Northern Coast Officials

Gerry Davis
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Working the Plate

Fundamentals

The fundamentals are the same, regardless of the stance you select:  Assume a position behind the catcher looking between the catcher and the batter; you must be able to clearly see the pitcher, the entire plate and the batter’s knees.

The Slot:

To see all of those elements, it is important to move into “the slot” - that area between the catcher and the batter.  The farther you are into the slot, the better you will see the strike zone.

Head Height:

Two additional factors have tremendous impact on your view of the strike zone: head height and stability.

Your head should be positioned so the bottom of your chin is even with the top of the catcher’s helmet.  If you work with your head lower, your view of the knee-high pitch at or near the outside corner of the plate will be restricted.  To determine proper head height, use a dining room or folding chair to simulate a squatting catcher.  Pretend the top of the chair back is the top of the catcher’s head.  Practice dropping into your stance until it is a crisp, one-motion movement. Working in front of a mirror is a great technique; so is the use of videotape.

Stability:

From the moment the pitcher releases a pitch until the ball arrives in the catcher's glove, your head must remain absolutely stable.  If your head moves at all, your view of the strike zone will be blurred and your judgment will be inconsistent.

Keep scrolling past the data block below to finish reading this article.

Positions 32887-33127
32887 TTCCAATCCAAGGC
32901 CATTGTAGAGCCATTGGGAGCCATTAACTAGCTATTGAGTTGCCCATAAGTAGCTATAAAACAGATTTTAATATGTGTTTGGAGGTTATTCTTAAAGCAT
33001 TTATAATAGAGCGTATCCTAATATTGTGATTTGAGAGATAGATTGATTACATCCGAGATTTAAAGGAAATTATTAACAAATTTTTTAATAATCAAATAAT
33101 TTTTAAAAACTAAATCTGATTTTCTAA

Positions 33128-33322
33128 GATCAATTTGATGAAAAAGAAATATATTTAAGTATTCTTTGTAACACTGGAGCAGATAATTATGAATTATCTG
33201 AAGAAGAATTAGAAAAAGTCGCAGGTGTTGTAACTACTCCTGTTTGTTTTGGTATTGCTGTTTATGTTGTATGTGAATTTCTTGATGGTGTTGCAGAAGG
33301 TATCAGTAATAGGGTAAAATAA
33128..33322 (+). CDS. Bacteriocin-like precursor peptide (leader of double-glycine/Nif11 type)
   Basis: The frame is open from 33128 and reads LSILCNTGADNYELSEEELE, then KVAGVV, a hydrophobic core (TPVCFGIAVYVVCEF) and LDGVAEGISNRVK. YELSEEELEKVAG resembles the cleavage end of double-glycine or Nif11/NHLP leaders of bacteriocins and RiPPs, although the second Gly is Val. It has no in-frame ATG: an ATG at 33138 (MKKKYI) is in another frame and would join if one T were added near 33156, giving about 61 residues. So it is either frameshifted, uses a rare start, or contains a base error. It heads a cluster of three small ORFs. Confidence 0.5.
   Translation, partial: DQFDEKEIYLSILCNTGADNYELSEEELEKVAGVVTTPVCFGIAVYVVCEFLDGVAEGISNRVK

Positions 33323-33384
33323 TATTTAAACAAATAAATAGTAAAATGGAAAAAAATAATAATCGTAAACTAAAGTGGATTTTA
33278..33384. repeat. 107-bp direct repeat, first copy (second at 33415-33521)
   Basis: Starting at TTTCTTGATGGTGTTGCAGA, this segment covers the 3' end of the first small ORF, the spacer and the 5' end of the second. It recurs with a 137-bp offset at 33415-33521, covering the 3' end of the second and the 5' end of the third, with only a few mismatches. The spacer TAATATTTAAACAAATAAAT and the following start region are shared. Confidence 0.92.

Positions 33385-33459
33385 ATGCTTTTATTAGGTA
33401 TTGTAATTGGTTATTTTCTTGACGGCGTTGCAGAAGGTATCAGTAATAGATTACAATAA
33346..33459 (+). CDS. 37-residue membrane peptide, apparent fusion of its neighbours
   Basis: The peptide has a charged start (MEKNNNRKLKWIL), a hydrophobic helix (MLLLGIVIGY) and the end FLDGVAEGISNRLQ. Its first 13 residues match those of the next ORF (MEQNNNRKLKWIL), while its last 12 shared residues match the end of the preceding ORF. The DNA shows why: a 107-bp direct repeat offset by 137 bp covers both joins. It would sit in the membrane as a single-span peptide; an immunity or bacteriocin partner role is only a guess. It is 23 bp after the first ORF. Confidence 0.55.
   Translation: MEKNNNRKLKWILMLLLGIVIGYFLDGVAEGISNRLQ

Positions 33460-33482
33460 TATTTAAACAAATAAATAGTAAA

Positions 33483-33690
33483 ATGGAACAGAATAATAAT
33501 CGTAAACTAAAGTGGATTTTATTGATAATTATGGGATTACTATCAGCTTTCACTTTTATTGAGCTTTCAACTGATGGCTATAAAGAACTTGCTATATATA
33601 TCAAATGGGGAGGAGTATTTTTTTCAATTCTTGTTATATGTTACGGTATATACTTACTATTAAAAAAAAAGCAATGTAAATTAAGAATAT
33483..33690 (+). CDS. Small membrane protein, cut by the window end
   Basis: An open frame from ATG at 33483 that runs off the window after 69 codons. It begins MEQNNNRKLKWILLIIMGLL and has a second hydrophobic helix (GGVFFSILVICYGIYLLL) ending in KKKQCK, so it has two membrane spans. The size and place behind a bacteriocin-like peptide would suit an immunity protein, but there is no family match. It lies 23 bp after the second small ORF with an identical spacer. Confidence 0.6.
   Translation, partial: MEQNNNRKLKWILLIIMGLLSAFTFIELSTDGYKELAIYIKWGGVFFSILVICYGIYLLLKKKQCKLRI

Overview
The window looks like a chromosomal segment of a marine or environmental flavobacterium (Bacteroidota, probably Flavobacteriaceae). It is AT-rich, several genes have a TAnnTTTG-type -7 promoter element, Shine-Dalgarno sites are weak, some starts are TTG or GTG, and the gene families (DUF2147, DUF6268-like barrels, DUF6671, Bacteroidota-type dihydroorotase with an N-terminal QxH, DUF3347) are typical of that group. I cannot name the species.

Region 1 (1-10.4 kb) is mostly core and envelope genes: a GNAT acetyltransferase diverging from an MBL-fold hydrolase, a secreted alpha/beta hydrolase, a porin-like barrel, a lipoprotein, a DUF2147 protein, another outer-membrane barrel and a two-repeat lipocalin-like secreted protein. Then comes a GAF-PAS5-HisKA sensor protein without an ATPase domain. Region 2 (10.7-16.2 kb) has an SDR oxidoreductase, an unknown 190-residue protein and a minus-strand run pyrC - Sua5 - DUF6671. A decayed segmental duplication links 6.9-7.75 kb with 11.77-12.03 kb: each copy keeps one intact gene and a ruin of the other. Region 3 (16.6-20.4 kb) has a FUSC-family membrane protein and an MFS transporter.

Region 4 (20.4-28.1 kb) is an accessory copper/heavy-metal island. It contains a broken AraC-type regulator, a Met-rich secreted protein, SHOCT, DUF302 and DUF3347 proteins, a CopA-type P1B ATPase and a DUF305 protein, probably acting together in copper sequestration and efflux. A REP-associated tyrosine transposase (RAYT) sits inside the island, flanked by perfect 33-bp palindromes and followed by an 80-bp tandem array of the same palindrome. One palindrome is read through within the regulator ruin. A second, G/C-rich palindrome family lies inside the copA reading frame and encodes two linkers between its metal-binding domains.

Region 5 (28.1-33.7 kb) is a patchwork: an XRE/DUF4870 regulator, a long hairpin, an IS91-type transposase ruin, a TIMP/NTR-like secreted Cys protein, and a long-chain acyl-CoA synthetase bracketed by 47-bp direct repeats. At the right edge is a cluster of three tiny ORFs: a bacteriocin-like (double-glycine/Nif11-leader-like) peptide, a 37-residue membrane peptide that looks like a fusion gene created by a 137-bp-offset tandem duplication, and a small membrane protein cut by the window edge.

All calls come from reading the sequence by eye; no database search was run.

As you work to apply those fundamentals, consider the following stance information while you refer to the illustrations.
Source: Referee Magazine April 1998

Box Stance

The box stance is the easiest for beginning umpires because it provides very good balance and it distributes stress evenly between the legs.  To set up in the box stance:

 

  • Feet are spread slightly more than shoulder width apart,
  • Feet are placed in a heel-toe configuration, with your slot foot (left foot for a right-handed batter) slightly ahead of your back foot, and
  • Weight evenly distributed on the balls of your feet.

As the pitcher delivers, bend at the knees, keeping shoulders square to the pitcher, lean slightly forward into the pitch to establish head height and stability

Scissors Stance

The scissors stance provides stability as it prevents umpires from floating with the pitch.  To set up in the scissors stance:

 

  • Legs will be fully open, similar to an open pair of scissors,
  • Feet directly behind each other one full stride apart.
  • The slot foot (left foot for a right-handed batter) is positioned approximately six inches behind the catcher's inside foot,
  • Back leg is fully extended, and
  • Knee straight, with the ball of the foot on the ground and the heel elevated.

 

When the pitcher delivers, the slot-leg knee is bent at a 90-degree angle; the vast majority of the weight is on the bent leg; keeping your shoulders square to the pitcher, lean forward dramatically into the pitch and established height and stability.

Plate Criteria

The following 12 items are the basics of working the plate:

  • Head Height and Stability
  • Concept of the “Slot”
  • Position of the feet “Heel to Toe”
  • Shoulders Square to the pitcher
  • Tracking and Timing (Proper use of Eyes)
  • Use of Voice (Balls and Strikes)
  • Poise and Assertiveness
  • Appearance
    Mechanics (including check swings)
  • Handling of Situations
  • Judgment of Strike Zone
  • Proper use of Equipment